In other words, the legislature has provided a procedure under ORS 215.780(5) for the approval of parcels of less than the minimum size required by ORS 215.780(1). However, we do not understand the county to have followed that procedure for the Moores' property. It follows that, when the Moores sought lot line adjustments for their existing parcels under the 80-acre minimum, the county was required to comply with the requirements of ORS 215.780(1). Whatever the county's historical practice has been regarding lot line adjustments, the adjustment in this case is not authorized by the legislature, and any request for a change in the law must be addressed to that body and not tribunals that are charged with the enforcement of the existing land use laws. (3)

The Moores take a different tack in regard to ORS 215.780. According to the Moores, the county complied with the requirements of ORS 215.780(2)(a), an exception to the requirements of ORS 215.780(1). In their view, that compliance occurred when the Land Conservation and Development Commission (LCDC) acknowledged the county's comprehensive plan and thereafter conducted periodic reviews of its ordinances, including an ordinance that the Moores contend authorizes the county to make lot line adjustments. LCDC, however, has adopted rules for implementing ORS 215.780(2)(a), and the Moores conceded at oral argument that the county did not comply with those rules. (4)

Nonetheless, the Moores assert that,

"[c]ontrary to the view taken by [LUBA], the EFU 80-acre minimum parcel size prescribed by ORS 215.780(1) does not act as an absolute bar to the property line adjustments on appeal. There are exceptions to the statute, and the acknowledged [county ordinance] fits into one of those exceptions."

We agree with the Moores' argument that ORS 215.780(1) does not act as an absolute bar to the property line adjustment on review. Indeed, ORS 215.780(2) and ORS 215.780(5) provide for methods for counties to adopt minimum parcel sizes other than those prescribed by ORS 215.780(1). However, there is no evidence before us that the county has complied with the procedures that trigger the application of ORS 215.780(2)(a), and the Moores do not argue that ORS 215.780(5) is applicable. If the Moores mean to assert, however, that there are other exceptions to ORS 215.780(1) that authorize the county's decisions in this case that are outside the provisions of ORS 215.780, we are not persuaded. That understanding of ORS 215.780 would be inconsistent with the general structure of land use planning laws in Oregon. In general, acknowledgment of county comprehensive plans and zoning ordinances is governed by ORS 197.005 to ORS 197.022. Post-acknowledgment procedures are governed by ORS 197.610. (5) The provisions in those statutes operate as over arching provisions within the land use planning statutory scheme as a whole and effect a state wide policy of land use.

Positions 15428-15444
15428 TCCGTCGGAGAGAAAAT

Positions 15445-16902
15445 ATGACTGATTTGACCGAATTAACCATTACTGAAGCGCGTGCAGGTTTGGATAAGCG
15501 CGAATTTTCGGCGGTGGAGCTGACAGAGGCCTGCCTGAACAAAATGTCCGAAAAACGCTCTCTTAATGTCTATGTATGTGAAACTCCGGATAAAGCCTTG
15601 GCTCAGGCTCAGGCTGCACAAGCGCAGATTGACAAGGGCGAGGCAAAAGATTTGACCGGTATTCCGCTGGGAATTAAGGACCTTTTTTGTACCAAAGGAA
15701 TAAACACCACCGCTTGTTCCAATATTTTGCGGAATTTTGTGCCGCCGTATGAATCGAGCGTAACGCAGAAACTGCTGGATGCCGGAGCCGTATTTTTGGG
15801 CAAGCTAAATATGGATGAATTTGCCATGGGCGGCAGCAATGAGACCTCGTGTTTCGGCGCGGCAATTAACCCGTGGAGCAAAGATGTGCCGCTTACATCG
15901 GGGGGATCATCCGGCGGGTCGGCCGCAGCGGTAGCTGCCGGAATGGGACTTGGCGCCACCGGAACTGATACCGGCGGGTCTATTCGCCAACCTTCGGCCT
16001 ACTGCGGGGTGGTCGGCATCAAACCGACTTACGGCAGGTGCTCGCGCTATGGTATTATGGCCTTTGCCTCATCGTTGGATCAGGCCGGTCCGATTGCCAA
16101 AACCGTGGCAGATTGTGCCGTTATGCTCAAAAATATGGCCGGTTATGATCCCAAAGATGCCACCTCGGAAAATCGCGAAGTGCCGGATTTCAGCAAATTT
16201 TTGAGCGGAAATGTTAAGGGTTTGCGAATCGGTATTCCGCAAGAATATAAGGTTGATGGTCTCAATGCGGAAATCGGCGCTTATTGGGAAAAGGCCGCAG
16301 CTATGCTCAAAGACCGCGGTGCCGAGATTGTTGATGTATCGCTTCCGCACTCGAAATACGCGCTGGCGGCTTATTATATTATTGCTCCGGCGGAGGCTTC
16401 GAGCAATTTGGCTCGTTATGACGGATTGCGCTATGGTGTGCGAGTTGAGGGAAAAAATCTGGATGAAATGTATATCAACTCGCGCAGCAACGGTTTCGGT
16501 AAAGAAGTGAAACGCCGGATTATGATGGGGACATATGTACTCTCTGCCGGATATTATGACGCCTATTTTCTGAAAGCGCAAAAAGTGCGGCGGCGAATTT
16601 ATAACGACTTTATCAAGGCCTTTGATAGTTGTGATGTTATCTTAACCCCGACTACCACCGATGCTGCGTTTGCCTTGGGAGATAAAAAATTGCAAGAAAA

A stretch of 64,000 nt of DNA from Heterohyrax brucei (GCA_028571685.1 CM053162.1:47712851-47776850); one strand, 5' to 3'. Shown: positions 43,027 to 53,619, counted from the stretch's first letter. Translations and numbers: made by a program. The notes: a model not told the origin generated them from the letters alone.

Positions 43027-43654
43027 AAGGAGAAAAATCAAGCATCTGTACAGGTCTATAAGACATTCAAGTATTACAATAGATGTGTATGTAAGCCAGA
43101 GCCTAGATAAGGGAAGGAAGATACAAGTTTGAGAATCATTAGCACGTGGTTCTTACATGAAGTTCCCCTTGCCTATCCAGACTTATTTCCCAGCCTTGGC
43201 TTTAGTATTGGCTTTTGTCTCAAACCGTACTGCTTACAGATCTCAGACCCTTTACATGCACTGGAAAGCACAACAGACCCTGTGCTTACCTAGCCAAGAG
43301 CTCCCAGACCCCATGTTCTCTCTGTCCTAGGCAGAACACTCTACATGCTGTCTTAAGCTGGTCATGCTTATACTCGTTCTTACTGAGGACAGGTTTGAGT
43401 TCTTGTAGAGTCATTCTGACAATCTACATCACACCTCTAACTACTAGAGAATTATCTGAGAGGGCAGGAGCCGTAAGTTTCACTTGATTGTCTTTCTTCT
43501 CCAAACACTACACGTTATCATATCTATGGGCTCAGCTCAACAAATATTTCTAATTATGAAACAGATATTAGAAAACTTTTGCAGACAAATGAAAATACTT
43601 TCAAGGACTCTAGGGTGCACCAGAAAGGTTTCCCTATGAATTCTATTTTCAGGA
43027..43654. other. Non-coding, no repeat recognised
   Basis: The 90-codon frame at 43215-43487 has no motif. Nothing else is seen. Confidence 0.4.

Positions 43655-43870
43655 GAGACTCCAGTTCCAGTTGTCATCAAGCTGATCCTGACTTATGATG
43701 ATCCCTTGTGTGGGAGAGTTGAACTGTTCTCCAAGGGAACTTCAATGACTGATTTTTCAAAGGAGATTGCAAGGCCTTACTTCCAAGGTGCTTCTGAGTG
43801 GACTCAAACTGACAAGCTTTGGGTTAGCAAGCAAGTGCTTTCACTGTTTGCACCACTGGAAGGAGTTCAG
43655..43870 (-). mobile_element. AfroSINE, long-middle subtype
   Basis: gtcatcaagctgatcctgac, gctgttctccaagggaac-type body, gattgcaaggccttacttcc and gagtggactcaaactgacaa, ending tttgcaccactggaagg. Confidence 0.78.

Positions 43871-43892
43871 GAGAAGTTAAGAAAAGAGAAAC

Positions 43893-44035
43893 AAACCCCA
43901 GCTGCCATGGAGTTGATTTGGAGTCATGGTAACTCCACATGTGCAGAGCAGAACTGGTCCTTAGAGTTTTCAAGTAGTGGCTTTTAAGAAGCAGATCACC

In contrast, as we explained above, the provisions of ORS 215.780 address a specific subject--minimum lot or parcel sizes to establish a dwelling and the exceptions to those minimum requirements. When we consider the text of ORS 215.780 and its relationship to other land use statutes, we perceive no indication that the legislature intended that counties have the authority to trump the provisions of ORS 215.780(1) through methods other than those authorized by ORS 215.780, methods that, because of their procedures, promote state wide policies of land use. (6)

In sum, we are not persuaded that the legislature intended the result that the Moores and the county suggest. Based on the above conclusions, the remaining arguments made by the county and the Moores do not warrant discussion. In the final analysis, ORS 215.780 prohibits the lot line adjustments approved by the county, and LUBA did not err in so holding.

Affirmed on judicial review and cross-judicial review.

1. Although the Moores are denominated as cross-petitioners on judicial review, in addition to challenging LUBA's order, they concur in Polk County's challenge to that order.

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2. ORS 174.010 provides, in part, that "[i]n the construction of a statute, the office of the judge is simply to ascertain and declare what is, in terms or in substance, contained therein, not to insert what has been omitted, or to omit what has been inserted[.]"

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3. Cf. Dorvinen v. Crook County, 153 Or App 391, 397, 957 P2d 180, rev den, 327 Or 620 (1998) (holding that, in the absence of the qualifying circumstances that are described in ORS 215.780(2), the 80-acre minimum parcel size is an across-the-board requirement in EFU zones that applies to remaining parcels after any partition of land occurs).

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4. See OAR 660-003-0025(1) (acknowledgment review requires an evaluation and the Director may investigate and resolve issues); OAR 660-033-0100 (enumerating what is required to demonstrate acknowledgment under ORS 215.780(2)(a)).

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5. Acknowledgment review procedures are further defined by administrative rule in OAR 660-003-0025, rules that are discrete from the rules that regulate applications for lower size minimums for parcels under ORS 215.780(2).

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6. If the Moores' argument were correct, the provisions of ORS 215.780(2) providing exceptions to ORS 215.780(1) would be unnecessary, because each county would be authorized to establish its own "go below" exceptions to the legislature's prescribed minimum parcel sizes on an ad hoc basis.